"I’m still in shock. Obama’s victory speech blew me away. When he adapted MLK’s “Mountaintop” speech and talked about the promised land, it ripped through my spirit like a hot wind, and forty years of history was wrapped up and made whole in a tornado of emotion. A promise made by one man was fulfilled by another--a dream was made real. For several minutes I wept without control or restraint. On so many levels, and in so many ways, today’s election was a transformational event--a completion of one episode in our history and the start of another. This was an excellent and exquisite day for the USA. We had a long and hard fought election campaign and democracy put on its best and most honorable face. We lived up to the best of what the world expected of us, in one dramatic moment recapturing our tarnished reputation and bringing new hope to all people of good will. The opportunity and power in this moment are awesome, as are the perils. I believe that McCain played his part admirably this evening, and Obama was magnificent in setting the tone for this new journey. The only shadow in this moment is my fear for his safety and survival during this trip. May the Secret Service protect him well."

For some reason it particularly touches me that Obama will be the president as I move into my sixties -- it's an immense comfort to think that a president I can be proud of will be at the helm as I make my transition into old ladyhood -- like a good son who will try his best to take care of me, and of our country.

Tuesday, November 04, 2008

An Emotional and Historic Day

I just got back from standing in line to vote for 2 1/2 hours, and I didn't mind. I got there at 6:55 a.m., and already there was a huge line snaking all around the Sarvis Center. But people were in a great mood and I thought hell, I'm going to be crying all day -- this is the way it's supposed to be in my country. It's a beautiful warm day, a blessing for everybody waiting in line. I saw a lot of people I knew, of course, and at one point, somebody got the crowd singing "We Shall Overcome." It was awesome. I was in line with two middle-aged African American men -- Bernie and Melvin -- and a young kid who's an anthropology grad student at UMF -- sweet, sweet. Steve and Cary were there, along with Jake and Helen (VERY pregnant) with their twin boys Micah and Jonas in arm. My old friend and colleague Diane from Family Service Agency. And many, many more. The line just kept coming and growing and was still all around the outside of Sarvis Center when I left. Is it possible then, that the times and the country can change?? I proudly cast my vote for Barack Obama, feeling that my vote has never mattered more.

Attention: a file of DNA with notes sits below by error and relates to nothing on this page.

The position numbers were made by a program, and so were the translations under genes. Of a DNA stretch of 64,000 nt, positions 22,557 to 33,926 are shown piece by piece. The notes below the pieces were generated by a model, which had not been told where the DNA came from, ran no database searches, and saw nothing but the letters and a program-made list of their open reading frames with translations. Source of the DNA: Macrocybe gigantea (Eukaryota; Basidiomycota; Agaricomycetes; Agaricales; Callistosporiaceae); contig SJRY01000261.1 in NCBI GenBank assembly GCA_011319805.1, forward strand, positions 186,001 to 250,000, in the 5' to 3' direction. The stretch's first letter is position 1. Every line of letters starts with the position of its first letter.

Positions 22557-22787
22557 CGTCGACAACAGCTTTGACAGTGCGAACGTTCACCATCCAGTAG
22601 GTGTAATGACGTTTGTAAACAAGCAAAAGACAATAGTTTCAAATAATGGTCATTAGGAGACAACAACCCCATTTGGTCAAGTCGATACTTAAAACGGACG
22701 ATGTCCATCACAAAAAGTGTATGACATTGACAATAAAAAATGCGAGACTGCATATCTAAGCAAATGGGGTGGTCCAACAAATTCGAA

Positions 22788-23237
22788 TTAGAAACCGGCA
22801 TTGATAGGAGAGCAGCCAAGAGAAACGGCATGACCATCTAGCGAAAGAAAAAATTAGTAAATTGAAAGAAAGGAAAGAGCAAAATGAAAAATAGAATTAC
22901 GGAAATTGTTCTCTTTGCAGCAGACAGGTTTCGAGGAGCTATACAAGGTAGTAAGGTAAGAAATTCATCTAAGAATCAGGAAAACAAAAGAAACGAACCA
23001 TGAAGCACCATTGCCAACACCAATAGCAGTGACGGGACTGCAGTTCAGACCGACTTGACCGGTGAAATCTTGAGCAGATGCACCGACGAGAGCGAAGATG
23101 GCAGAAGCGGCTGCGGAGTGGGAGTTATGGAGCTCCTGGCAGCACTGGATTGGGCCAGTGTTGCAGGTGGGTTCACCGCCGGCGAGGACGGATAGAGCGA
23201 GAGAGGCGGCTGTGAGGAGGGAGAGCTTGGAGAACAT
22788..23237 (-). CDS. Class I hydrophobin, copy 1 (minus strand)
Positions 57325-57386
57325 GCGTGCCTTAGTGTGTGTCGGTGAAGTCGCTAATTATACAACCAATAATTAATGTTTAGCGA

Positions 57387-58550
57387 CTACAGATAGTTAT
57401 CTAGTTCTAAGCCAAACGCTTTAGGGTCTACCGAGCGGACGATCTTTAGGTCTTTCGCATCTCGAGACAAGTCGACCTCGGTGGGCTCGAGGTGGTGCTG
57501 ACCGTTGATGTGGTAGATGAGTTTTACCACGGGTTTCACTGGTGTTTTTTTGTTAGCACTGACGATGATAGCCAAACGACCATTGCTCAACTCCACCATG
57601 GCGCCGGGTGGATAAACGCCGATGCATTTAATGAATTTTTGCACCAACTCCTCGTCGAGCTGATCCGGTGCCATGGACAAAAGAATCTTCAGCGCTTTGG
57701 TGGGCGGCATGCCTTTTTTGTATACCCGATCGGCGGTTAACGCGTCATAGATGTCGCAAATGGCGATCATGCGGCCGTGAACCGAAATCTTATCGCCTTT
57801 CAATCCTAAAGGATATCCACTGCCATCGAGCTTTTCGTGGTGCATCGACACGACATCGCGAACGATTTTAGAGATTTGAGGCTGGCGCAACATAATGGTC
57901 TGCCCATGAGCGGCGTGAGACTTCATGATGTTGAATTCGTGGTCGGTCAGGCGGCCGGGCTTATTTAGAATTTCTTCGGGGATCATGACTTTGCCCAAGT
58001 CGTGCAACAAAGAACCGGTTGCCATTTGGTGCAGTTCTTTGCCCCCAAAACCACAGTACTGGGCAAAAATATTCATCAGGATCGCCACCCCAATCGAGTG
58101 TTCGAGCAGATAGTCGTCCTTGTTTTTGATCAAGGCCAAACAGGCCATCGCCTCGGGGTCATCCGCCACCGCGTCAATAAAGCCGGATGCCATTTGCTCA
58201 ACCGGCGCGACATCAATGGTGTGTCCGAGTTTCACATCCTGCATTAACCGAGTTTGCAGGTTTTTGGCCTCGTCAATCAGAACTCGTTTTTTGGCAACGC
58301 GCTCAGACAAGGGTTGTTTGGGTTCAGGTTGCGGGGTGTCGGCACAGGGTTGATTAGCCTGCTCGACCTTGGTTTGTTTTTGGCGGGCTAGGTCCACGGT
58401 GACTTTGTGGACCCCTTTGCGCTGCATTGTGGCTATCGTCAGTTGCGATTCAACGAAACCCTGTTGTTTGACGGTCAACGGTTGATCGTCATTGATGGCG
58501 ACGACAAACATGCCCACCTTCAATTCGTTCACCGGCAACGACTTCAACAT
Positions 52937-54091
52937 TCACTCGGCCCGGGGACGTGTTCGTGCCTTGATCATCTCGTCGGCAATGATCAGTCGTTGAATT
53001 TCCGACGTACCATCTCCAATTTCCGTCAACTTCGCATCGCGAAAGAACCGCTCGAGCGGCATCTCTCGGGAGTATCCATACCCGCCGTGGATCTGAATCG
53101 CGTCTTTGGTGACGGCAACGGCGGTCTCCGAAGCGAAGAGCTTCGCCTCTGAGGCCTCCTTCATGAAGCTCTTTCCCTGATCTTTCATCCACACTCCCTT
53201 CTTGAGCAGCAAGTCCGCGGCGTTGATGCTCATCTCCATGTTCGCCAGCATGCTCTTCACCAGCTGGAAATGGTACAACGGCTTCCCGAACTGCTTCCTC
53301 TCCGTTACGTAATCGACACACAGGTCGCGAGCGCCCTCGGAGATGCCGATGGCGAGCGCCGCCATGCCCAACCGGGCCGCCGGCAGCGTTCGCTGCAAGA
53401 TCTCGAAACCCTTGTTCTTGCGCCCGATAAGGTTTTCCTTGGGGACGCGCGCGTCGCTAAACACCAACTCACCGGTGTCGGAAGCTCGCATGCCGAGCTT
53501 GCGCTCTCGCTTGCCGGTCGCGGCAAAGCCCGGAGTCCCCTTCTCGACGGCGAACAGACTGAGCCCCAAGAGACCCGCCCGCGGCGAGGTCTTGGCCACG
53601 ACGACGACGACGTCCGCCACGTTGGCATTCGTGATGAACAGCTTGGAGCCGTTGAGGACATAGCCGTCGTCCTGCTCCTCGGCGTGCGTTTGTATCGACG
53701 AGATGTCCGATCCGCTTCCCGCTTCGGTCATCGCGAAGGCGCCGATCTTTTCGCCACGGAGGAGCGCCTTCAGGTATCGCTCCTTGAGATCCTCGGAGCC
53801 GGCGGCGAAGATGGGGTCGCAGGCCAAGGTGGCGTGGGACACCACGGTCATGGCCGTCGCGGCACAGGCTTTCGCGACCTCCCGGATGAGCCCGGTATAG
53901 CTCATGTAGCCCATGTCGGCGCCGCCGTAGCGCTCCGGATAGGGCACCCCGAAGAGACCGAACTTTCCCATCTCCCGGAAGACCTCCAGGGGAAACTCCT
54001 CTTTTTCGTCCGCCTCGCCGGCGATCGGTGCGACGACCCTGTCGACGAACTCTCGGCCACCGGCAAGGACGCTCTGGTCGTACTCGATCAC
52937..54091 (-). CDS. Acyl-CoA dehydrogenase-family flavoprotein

When I got home, I had this message from my husband, who went back to LA in time to vote at one of the most beautiful polling places in the world at Pt. Fermin Park overlooking the Pacific Ocean. Here's what he wrote:

Good morning, my beloved wife and voter. This is truly a great and historic day. I confess to some very powerful emotions about this event, this agonizingly important election. Forty years ago, 1968, was a year of tear gas, assassination, protest, Richard Nixon, the Poor People’s Campaign, and I was in the thick of it. It was the year that my own political and social soul was forged. It was one of the most intense years of my life. What I worked and struggled for then manifests itself today in this election. Today is the opportunity I thought might never happen in my lifetime--to vote in a presidential election of awesome significance where the forces of humanism and rationality have an excellent chance of prevailing. I know that when I stand in line to vote this morning, with the Korean Bell, Point Fermin, and the Pacific in the background (and maybe some pelicans), my feelings will be running high. I will be particularly touched if I end up standing in a long line. This is the way it should be. And if Obama wins, as it seems he will, this will be a defining day in our history, and not just because he will be our first Black president. You would think that 67 years of kicking around would have turned me into a cynic, but I really believe that this could be the beginning of something sweet. Forty years is a long time to wait. I will take pleasure in sharing this experience with Jesse. This is a good day for the United States of America and my heart is glad.

Sunday, November 02, 2008

A walk in Flint

This town never looked better than yesterday, when Ted and I took an hour long walk through the College/Cultural neighborhood, Burroughs and Woodlawn Parks with our camera. Here are some of the results.
Late afternoon sun through the trees of Burroughs Park
Looking east at Burroughs Park

Path along Gilkey Creek
Entrance to Woodlawn Park Drive
Red tree on Lynwood